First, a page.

Thursday, October 24, 2013

Going Green With A Lasagna Garden : Sheet Composting Saves Time!

Lasagna is always best the day after you make it and like it's namesake a Lasagna Garden is an organic gardening option that requires a little effort this season and when left over until next Spring, the garden soil  is so much better!

Lasagna Gardens, also called Sheet Composting, is a super simple method of layering organic matter over the soil to decompose slowly and naturally. It is the most passive form of composting as the only real effort from the gardener involves the initial spreading of material. It also is the method that most closely mimics nature - the leaves on the forest floor fall where they may and slowly break down into that rich loam just below the crackly leaves. That's what we're going for here!
Sheet Composting is best done in two situations : creating a new garden bed and revitalizing annual beds over the course of winter.

In my garden, there is a small, less than one metre wide and about 10 metres long, strip of land between my garage and neighbors fence. It really doesn't serve any purpose and would be impractical to grow anything useful to me so it has sat fallow, save for some random weeds, for two years now. Then the idea struck that for next season that small bit of land would be turned into a bee and butterfly friendly haven, even if I don't get to see the garden.

I have learned, and will be able to confirm in the spring, that lasagna gardening also does wonders to break up hard, compacted soil, just like the kind alongside the garage. Enough of that, so how does one Lasagna Garden?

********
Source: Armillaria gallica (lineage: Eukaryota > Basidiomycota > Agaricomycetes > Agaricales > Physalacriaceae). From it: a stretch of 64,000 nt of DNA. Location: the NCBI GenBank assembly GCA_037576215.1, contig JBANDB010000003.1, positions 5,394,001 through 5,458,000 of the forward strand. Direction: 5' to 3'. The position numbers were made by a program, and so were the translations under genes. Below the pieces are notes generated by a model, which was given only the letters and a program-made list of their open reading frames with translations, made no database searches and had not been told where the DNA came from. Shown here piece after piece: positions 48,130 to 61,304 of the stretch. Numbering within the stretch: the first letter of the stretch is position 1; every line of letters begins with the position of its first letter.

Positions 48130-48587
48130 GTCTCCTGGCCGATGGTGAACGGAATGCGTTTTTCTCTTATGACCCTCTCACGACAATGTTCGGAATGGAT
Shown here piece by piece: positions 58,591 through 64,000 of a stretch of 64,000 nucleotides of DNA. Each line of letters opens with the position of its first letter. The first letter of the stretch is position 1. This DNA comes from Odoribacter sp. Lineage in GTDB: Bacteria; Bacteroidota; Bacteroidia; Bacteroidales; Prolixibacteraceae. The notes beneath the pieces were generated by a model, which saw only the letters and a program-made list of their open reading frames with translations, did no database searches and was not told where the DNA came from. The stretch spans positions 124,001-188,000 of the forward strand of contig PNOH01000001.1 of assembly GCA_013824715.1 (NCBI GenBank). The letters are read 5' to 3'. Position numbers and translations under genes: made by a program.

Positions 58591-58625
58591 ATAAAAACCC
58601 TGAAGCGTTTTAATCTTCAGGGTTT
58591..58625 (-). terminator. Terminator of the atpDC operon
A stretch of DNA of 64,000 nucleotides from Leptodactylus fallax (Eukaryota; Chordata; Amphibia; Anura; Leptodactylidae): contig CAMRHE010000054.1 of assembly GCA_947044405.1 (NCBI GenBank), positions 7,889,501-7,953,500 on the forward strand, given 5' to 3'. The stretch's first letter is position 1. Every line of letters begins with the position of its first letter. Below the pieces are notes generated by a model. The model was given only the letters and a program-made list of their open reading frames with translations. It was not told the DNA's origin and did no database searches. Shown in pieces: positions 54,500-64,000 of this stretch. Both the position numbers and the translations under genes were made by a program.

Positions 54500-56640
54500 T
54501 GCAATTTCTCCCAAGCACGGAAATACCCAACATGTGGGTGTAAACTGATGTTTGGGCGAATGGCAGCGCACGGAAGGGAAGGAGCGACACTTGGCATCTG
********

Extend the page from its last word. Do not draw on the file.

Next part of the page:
For this garden space the method was simple, using the electric weed wacker I cut down all the weeds and allowed their corpses to remain there and become my first layer. With autumn leaves falling I was about to rake some and toss them as the next layer but realized that the lawn could us a trim so quickly mowed the lawn, this time using the grass catcher to capture the combination of cut grass and shredded leaves that I mowed up. The mixture was a combination of nitrogen rich grass and carbon rich dead leaves. Next step : spread the leaf/grass mixture over the area.

Over the next several weeks, as more leaves fall, a few more layers will be added. Some of the dead annuals in the garden as well as some kitchen peelings will also be diverted from the regular compost to the sheet compost area. During the winter months the material will start to break down and enrich the soil.

My guess is that next Spring there will be some dried material at the top of the planting bed, not unlike the dried leaves on the forest floor. That material will find its way to the regular compost in April or May.

Sheet composting is also a great way to put your annual and garden beds to work for the winter. Once the last tomatoes have been harvested, and the last pansies have bloomed, sheet composting those garden areas will not only protect the soil from erosion, but will also add vital nutrients.

People who regulary compost might even consider spreading a layer of their "almost finished compost" over an existing bed, or even a new bed for that matter, then going wild will new sheets of lasagna. It's a fairly passive way to work your existing beds and will free up the regular compost container for all that new material you will be adding this winter.  The other benefit is that all of the leaf matter that may have found its way into a landfill will not be returned to the soil near where it fell.

A lasagna garden makes an ordinary garden extraordinary!